He likes me! He wants me for his girl!

As she settled in on a wooden step between Millie and Alla, Millie rose up and started acting like she was going to climb over the makeshift ladder contraption set over the barbed wire fence.

Arlie’s grin widened, even though she tried to sound outraged. “Millicent Arnold! What in the world. Get back down here before you show those young men more than they need to see. Sit down properly so George can get a good shot of us.”

The click of the camera echoed across the space and the girls knew that Millie’s shenanigans were captured on celluloid. “I get this one. It’s my birthday so I get this picture to put in my scrapbook.”

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Ten O’Clock Scholar – stone

In Ten O’Clock Scholar, Peggy, a mother of two young boys, decides to go back to college for her Interior Design degree. The only problem with her plan is a reluctant husband. In this snippet, we jump ahead in the story to Peggy’s first day of class.

This week we’re writing to the prompt ‘stone.’

Enjoy this week’s story snippet, then return to Tuesday Tales for more delightful tales from other talented authors.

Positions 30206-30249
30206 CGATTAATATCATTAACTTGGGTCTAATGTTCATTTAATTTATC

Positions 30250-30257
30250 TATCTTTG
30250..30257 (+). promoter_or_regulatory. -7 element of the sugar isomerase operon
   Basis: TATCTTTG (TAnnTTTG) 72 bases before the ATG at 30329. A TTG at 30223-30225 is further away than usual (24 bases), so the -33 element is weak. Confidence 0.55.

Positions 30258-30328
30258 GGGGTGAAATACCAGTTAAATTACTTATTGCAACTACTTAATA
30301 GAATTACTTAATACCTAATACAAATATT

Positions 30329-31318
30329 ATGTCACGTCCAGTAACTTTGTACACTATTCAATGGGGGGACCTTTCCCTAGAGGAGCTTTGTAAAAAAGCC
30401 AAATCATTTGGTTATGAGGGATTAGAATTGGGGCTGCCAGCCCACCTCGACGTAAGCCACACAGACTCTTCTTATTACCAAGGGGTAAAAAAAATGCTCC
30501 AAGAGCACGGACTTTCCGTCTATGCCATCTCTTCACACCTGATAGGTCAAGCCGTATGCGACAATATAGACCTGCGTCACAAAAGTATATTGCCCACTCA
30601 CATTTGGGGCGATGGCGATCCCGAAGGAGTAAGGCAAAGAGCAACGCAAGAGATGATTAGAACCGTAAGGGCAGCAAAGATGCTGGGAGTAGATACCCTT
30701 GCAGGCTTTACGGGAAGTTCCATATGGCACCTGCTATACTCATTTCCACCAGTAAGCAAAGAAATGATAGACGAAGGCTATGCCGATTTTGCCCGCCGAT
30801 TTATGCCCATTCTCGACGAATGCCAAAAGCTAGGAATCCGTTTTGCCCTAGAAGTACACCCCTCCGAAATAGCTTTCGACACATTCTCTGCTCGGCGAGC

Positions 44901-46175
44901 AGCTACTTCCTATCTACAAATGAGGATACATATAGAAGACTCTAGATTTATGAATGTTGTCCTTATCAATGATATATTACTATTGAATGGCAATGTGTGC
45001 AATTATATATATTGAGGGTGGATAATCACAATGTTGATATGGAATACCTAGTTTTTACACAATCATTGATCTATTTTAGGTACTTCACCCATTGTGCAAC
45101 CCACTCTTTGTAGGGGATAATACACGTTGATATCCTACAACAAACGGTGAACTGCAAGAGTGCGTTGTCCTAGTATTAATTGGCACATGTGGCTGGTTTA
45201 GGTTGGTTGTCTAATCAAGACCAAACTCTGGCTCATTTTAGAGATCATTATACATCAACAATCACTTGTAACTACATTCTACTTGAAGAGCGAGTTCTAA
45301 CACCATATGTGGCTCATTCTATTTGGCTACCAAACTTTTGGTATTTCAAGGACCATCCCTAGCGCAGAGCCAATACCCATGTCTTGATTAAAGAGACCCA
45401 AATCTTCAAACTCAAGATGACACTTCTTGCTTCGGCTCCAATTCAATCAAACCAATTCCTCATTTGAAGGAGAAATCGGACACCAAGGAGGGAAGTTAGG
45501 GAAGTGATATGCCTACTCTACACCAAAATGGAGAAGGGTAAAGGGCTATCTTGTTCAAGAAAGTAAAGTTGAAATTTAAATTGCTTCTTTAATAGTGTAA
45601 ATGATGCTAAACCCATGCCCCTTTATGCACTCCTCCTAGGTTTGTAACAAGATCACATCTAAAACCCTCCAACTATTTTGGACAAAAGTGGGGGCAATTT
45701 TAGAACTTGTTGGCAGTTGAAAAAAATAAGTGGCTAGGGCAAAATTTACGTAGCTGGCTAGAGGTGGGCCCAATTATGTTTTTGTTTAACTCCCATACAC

Sure enough, his footsteps padded down the carpeted hallway, right past the dining room table without a pause to stop and say goodnight. A brief moment of elation filled her with joy. She wouldn’t have to deal with his bullshit tonight. Almost as suddenly as the happiness descended, it fled, leaving in its place a well of sorrow and sadness.

Tears welled up behind her eyes, her vision clouded and sobs threatened to spill out. She caught herself and stopped the emotions from overwhelming her. She didn’t want him to hear her break down crying.

We can’t keep going on like this. I need to make a decision. I’ve got to give him an ultimatum. But…what if he takes me up on it? I don’t have any money. I don’t have a job. I have no earthly idea what I’d do then.